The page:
The Making of a Greek Pot
This month I’m going to discuss a tool that has captured my imagination for nearly 40 years: THE POTTER’S WHEEL. It started for me in Orange County California in 1976 at Irvine High School. For my P.E. class I was taking surfing and the instructor also taught Ceramics. It didn’t take me long to figure out that all the cool kids not only took surfing, but took Ceramics for second period, so if the waves were particularly good, the surf class would just stay and surf all the way through second period!
Thirty years later, I am still doing ceramics, primarily because of my fascination with the potter’s wheel, which is a relatively new invention in the history of pottery making. Originally functional vessels made of clay were constructed using a coiling technique. The artist would roll out “ropes” of clay and slowly, methodically, hand turn a small form by placing the coils on top of each other and pinching each coil into the one beneath it. Although this time honored method can be very slow and tedious in terms of production, there are still many cultures in the world that use this technique to create functional ceramic containers.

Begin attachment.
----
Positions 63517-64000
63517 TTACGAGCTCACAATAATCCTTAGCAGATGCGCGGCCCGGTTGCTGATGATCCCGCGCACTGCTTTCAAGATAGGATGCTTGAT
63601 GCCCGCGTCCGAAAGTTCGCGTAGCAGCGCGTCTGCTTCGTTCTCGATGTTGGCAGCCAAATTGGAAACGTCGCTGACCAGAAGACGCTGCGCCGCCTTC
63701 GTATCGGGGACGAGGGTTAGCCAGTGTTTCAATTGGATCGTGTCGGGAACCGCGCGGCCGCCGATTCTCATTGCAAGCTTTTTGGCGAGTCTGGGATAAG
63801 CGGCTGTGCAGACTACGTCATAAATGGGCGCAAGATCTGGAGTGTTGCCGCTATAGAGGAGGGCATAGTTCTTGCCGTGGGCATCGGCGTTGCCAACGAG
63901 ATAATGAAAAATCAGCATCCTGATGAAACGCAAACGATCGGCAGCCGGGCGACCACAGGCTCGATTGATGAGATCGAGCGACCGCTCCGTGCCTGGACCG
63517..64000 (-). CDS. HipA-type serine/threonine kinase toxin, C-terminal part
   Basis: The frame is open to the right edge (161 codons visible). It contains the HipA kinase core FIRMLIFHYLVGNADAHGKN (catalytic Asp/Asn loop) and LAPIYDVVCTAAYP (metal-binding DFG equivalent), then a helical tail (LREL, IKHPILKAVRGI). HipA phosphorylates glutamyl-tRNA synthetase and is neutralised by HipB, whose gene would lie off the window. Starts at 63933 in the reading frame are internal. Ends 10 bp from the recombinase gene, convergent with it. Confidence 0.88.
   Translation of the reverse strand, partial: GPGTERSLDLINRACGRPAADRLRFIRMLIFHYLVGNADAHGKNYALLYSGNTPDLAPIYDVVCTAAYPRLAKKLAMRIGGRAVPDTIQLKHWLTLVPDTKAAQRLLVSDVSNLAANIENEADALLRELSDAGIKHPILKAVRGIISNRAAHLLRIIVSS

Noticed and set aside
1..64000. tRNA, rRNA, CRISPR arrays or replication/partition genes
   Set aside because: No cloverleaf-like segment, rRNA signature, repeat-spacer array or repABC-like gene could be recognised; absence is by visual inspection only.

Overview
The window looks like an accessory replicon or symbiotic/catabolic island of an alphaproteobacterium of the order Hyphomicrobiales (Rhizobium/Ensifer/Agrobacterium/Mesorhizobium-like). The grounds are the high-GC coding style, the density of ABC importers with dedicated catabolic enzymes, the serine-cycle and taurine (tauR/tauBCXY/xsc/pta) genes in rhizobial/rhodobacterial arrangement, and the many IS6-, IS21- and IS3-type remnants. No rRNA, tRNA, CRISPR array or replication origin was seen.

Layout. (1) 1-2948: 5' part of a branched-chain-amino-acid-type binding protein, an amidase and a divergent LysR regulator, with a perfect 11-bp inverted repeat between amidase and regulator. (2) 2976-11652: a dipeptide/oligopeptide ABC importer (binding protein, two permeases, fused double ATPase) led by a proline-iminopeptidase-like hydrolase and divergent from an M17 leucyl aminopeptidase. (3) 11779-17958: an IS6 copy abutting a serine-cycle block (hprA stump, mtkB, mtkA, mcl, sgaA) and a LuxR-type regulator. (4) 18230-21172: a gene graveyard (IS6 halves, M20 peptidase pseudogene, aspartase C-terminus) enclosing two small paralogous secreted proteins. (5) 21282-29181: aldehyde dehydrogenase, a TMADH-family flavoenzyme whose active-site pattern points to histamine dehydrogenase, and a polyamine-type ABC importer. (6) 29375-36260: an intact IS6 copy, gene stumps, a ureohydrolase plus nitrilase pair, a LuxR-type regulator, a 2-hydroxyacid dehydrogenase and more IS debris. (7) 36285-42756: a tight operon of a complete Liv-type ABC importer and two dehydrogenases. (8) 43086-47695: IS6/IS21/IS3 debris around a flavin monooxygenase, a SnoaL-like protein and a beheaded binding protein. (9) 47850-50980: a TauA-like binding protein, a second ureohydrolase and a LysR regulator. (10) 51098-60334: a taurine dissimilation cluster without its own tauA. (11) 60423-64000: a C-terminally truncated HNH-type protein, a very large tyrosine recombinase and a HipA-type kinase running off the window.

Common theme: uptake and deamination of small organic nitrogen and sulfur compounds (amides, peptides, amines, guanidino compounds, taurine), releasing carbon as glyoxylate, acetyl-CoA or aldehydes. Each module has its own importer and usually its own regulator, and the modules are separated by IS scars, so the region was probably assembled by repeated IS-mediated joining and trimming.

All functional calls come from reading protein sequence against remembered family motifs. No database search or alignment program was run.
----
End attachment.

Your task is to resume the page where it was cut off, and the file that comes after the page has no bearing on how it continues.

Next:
The potter’s wheel was born out of necessity. There are many theories, but all agree it was a matter of industrialization that brought about its creation. Recently I found a few video clips in my inbox that Brent (owner of Eye of the Day) had shot on the Island of Crete. They are an intimate look at the processes used in the production of the authentic Greek vessels Eye of the Day sells. The pieces are wheel thrown but on a wheel that is hand cranked by a potter’s assistant. The clay is made into fat coils, and added to the clay beneath it by pinching. Then the assistant spins the wheel faster and the potter begins to lift the clay into a form. It is particularly fascinating that Greece employs both old and new world techniques. They start with a slab of clay for the bottom, and work their way up by coiling, and pinching, and finally throwing the clay into shape. In the videos you see that there are multiple wheels working at once with vessels on each, in different stages of completion. When the clay needs to rest on one wheel,, the potters move in succession to each wheel down the line, until returning to the beginning to continue working toward a finished piece. These pieces are then fired and shipped directly to Eye of the Day.
We are very lucky to have this direct connection to handmade vessels for our garden design needs. The next time you are at Eye of the Day, remember what it takes for the artisans who build these vessels to deliver such an authentic and timeless piece of history for our own daily aesthetic.
Leave a Reply